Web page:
I Hear Her Words: An Introduction to Women in Buddhism
Is there gender equality in Buddhist traditions? What do Buddhist texts say about women? This book offers a new introduction to women in Buddhism, and gives unique access to the more rarely told histories of the many inspiring Buddhist women who fought against constraint. In this book we hear about and from many Buddhist women, disciples and teachers, their wisdom and their practice.
'I Hear Her Words: An Introduction to Women in Buddhism by Alice Collett is a thorough, comprehensive and well researched guide to the history and agency of women in Buddhism. We travel widely through time and space, discovering awakened and well-practised women of old to the present day. Collett brings to our attention inspiring quotes demonstrating the depth of insight that could have been missed were it not for their presence in this volume.' – Martine Batchelor is the author of Women on the Buddhist Path and Women in Korean Zen.
'In this wide-ranging and innovative introduction to women in Buddhism Alice Collett draws on sources from across the Buddhist world to interrogate the idea that Buddhism views women as inferior to men. Her argument is informed by her own considerable scholarship and introduces the general reader to the lives, works and teachings of an impressive range of, often lesser known, Buddhist women from East Asia, India and Tibet, and the West.
In the first part of the book Alice Collett challenges received ideas about the way women are portrayed in Buddhist texts, and by relating ideas about women to essential Buddhist doctrine develops a convincing argument that it is not Buddhism that sees women as inferior but individual (male) Buddhists.
In the second part the reader is introduced to the lives and achievements of a number of inspiring women who have, throughout history, played a crucial role in keeping Buddhism alive and relevant. Even readers familiar with the subject will encounter new evidence of the radical nature of women’s spirituality within Buddhism and will welcome being introduced to so many diverse voices.
The author’s blending of scholarly analysis and stories of women’s lives makes this book a valuable addition to the growing body of work about women in Buddhism.' – Danasamudra, co-founder of the Triratna Women Project and Librarian of the Sangharakshita Library.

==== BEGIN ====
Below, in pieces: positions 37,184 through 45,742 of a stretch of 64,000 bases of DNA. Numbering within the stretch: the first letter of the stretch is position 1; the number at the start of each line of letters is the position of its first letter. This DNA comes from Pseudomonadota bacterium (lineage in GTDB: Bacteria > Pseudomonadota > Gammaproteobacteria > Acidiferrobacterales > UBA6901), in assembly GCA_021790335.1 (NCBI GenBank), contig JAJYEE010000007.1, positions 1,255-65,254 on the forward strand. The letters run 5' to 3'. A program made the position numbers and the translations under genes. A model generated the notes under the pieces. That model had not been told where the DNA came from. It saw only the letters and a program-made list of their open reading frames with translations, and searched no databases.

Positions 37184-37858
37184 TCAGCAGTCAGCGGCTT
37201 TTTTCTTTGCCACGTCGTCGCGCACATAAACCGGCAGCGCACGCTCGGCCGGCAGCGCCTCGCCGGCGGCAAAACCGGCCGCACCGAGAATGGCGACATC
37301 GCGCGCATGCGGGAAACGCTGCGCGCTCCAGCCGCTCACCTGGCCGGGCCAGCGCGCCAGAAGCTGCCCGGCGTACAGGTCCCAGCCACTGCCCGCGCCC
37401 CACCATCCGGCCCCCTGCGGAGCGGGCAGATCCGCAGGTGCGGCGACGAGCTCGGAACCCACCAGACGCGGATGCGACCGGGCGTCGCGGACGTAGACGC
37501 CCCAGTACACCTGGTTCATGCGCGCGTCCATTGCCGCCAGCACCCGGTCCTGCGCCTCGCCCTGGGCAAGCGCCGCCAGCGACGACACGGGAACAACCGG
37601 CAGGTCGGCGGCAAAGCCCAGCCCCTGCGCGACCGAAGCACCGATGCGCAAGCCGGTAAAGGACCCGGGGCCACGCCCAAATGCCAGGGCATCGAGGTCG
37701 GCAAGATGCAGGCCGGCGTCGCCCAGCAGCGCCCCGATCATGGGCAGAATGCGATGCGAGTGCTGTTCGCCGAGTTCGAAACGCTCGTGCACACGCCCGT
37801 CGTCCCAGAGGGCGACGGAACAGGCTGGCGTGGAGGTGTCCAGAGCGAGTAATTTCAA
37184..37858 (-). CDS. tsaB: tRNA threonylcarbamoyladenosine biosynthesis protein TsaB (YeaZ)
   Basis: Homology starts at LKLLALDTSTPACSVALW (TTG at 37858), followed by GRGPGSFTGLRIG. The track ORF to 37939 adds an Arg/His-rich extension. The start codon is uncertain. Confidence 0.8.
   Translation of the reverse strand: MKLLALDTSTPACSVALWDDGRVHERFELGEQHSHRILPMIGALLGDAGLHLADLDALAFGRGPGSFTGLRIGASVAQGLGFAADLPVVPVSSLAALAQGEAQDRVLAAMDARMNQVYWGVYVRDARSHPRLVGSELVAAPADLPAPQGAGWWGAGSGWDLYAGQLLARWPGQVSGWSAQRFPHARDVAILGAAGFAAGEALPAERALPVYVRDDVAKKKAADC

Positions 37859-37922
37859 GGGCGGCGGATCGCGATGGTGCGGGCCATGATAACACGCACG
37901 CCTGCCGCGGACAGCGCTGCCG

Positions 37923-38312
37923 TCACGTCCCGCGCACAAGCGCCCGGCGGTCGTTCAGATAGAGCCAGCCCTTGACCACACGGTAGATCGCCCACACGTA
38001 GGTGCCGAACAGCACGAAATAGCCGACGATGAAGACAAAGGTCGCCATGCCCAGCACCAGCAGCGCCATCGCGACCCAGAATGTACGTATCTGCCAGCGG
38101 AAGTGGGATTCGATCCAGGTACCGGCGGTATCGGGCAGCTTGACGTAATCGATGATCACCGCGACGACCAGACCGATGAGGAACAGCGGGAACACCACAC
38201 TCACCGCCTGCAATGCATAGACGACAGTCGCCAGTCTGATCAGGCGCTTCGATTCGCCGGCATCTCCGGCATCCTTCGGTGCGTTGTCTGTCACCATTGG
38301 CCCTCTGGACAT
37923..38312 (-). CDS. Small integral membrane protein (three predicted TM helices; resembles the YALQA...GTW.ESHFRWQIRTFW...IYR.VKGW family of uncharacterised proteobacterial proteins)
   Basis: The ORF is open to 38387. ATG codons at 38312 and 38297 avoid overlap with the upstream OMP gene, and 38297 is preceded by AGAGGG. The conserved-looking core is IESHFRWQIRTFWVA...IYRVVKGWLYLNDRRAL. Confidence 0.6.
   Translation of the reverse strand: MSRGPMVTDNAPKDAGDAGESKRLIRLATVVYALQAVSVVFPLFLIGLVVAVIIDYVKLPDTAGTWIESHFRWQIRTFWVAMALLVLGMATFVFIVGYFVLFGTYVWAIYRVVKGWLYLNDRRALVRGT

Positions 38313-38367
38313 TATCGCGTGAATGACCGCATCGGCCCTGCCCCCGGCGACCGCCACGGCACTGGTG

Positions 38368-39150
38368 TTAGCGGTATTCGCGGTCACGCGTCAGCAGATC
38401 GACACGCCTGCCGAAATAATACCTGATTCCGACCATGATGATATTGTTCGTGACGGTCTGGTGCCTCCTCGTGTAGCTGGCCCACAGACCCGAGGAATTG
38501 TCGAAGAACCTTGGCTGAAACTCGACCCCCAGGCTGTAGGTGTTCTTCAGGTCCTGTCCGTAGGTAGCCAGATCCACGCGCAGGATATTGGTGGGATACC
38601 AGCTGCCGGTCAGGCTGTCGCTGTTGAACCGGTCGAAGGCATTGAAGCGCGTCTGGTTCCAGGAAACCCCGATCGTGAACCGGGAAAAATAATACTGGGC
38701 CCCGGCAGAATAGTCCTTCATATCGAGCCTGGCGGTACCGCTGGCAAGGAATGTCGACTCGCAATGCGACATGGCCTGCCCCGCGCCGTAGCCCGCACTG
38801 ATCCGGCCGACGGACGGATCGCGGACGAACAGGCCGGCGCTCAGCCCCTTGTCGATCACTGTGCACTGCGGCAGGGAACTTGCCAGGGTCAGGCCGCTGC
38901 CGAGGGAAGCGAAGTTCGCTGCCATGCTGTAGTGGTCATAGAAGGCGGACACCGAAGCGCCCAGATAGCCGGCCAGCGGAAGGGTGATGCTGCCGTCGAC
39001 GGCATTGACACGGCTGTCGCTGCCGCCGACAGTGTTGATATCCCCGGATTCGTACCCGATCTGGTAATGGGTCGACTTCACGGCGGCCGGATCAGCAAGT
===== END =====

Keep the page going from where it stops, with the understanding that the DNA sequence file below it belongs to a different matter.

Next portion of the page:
'Alice Collett’s book is a fascinating and engaging survey of recent research into women and Buddhism. Focusing on positive narratives of nuns and laywomen, this compelling work will be an inspiration to all. Citing a wealth of primary sources, including biographies, poems and inscriptions, the author highlights the pivotal roles that women have played both throughout Buddhist history and today, not least as highly respected teachers. This book gives these key figures a long-overdue voice and finally tells the ‘her-story’ that they all deserve!' – Ann Heirman is a researcher on Chinese Buddhist monasticism.
'Written in a clear and accessible style, this book offers an excellent introduction into how women have shaped Buddhism from its beginning in India and over the course of its historical development throughout the Buddhist world. Drawing on her impressive long-term research on ancient Buddhist texts and a wide range of recent scholarship, Alice Collett’s book inspires its readers to engage more deeply with this fascinating and important topic. By carefully listening to the often unheard voices of women who have enriched Buddhism through their spiritual practice and teachings, Collett provides new and refreshing perspectives on how Buddhists have implemented the Buddha’s teachings to de-essentialise gender.' – Martin Seeger, Professor of Thai Studies at the University of Leeds, author of Gender and the Path to Awakening.
'A sweeping survey of Buddhist women in Asia from historical times to the present, showing their personal and societal struggles, their many contributions, and their unique wisdom. Impressive in its scope, this book serves our next generations with corrective insights and ushers in an era of greater gender equality in keeping with the Buddha’s original vision.' – Judith Simmer-Brown, Distinguished Professor of Naropa University and author of Dakini’s Warm Breath: The Feminine Principle in Tibetan Buddhism